For many buyers, minivans offer the perfect mix of utility, versatility and comfort. Unfortunately, many models have gotten a bad rap for their relatively fragile transmissions. Stories of transmission failures for a wide variety of well-respected brands abound all over the Internet, scaring potential buyers away from what they perceive to be an expensive repair bill waiting to happen.
However, there's nothing to be afraid of. Avoiding these problems only takes preventative action and an understanding of what makes minivan transmissions stumble in the first place.
Why Do Minivan Transmissions Get a Bad Rap?
There are a few good reasons why minivans tend to get the short end of the stick when it comes to transmission failures:
- The average minivan can be a heavy beast, especially when loaded down with passengers and gear. Most mainstream minivans have a curb weight north of 4,000 pounds while empty. When you factor in 6 or 7 passengers and their luggage, what you have is a vehicle whose transmission has to cope with the extra weight for hundreds or even thousands of miles at a time.
- Most minivan transmissions were designed for light-duty tasks. This makes sense, considering how minivans are often based on passenger car platforms. The relatively light-duty internals may stand up to ordinary passenger car use, but these parts wear quickly when installed inside of the average minivan.
- Most minivans only have their standard transmission coolers, which are often integrated into the radiator. Unfortunately, this isn't enough to disperse the tremendous heat produced by the transmission. With heat as the transmission's primary enemy, it's little wonder why minivan transmissions often live short lives.
- Some transmissions may have mechanical defects that greatly contribute to service issues and outright failures many miles later.
- Lax upkeep also factors into a significant number of transmission failures. Forgoing a regularly scheduled tune-up could prove to be your minivan's undoing.
What You Can Do to Prolong Your Transmission's Life
While transmission woes come with the territory for many minivan owners, it's not an inevitable part of ownership. There's plenty you can do to protect your transmission and keep your vehicle rolling for many years to come. It all boils down to preventative maintenance and precautionary additions:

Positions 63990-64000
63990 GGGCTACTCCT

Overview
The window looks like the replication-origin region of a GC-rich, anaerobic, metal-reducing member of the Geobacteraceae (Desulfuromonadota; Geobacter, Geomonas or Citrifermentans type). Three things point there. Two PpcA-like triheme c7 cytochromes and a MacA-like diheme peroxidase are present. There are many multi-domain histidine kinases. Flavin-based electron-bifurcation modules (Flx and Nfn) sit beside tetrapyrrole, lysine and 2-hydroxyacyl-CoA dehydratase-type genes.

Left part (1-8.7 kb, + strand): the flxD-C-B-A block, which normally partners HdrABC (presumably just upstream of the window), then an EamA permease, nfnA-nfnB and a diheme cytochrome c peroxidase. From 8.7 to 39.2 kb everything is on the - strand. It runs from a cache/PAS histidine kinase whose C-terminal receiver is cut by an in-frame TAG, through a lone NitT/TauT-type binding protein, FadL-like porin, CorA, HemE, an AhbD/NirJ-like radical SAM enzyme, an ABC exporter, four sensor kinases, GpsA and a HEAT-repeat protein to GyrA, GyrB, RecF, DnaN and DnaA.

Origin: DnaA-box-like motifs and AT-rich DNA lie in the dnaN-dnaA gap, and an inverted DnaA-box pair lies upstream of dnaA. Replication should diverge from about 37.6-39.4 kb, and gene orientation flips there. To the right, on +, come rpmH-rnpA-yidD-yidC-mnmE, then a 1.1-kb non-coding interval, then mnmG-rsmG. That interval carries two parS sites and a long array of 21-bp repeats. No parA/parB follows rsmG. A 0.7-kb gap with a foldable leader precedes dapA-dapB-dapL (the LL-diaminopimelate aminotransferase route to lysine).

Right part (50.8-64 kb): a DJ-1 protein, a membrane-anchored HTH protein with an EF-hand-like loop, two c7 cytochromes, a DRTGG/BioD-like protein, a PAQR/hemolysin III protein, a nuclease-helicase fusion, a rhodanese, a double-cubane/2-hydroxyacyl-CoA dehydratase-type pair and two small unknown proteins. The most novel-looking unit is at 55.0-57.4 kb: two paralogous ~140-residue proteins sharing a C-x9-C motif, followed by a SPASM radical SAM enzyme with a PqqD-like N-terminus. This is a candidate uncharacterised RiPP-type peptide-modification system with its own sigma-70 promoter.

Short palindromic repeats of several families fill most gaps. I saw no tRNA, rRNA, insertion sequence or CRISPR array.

- Make regular fluid changes a priority. Find out how often your minivan needs to change its transmission fluid and adhere to that transmission repair schedule religiously. Don't be fooled by "lifetime" transmission fluids, as any fluid will break down if given enough time and wear.
- Consider adding an external transmission cooler. A secondary transmission cooler helps dissipate excess heat, bringing your transmission fluid temperatures down to safer levels. External coolers are ideal for long-distance trips and a must for towing trailers.
- Respect your minivan's tow rating. A common problem encountered by most minivan owners involves towing trailers that are loaded in excess of the vehicle's tow rating. This places extra stress on the transmission, reducing its service life while upping the chance of catastrophic failure.
- Evaluate your own driving style. There are many things that drivers do that inadvertently add wear and tear to a transmission, such as allowing the transmission to "hold" the vehicle in place while stopped on an incline. These habits can hurt your transmission more than you realize.
When All Else Fails
Although the above tips can help you keep your vehicle on the road, there are many cases where even the most religiously-adhered to service schedule won't prevent a catastrophic failure. It's for this reason that you want to find out about your vehicle's warranty.
If you've purchased a new minivan, transmission failures will likely be covered under the vehicle's powertrain warranty. Just as long as the damage isn't caused by neglect, there's a good chance you won't have to pay out-of-pocket for repairs or replacement.
If you bought a used minivan, then expect to purchase a third-party warranty. Most dealer-based used car warranties have shorter and stricter coverage options, especially when it comes to transmission issues. A third-party warranty is likely to offer broader repair and replacement coverage, although this usually depends on the company offering the warranty.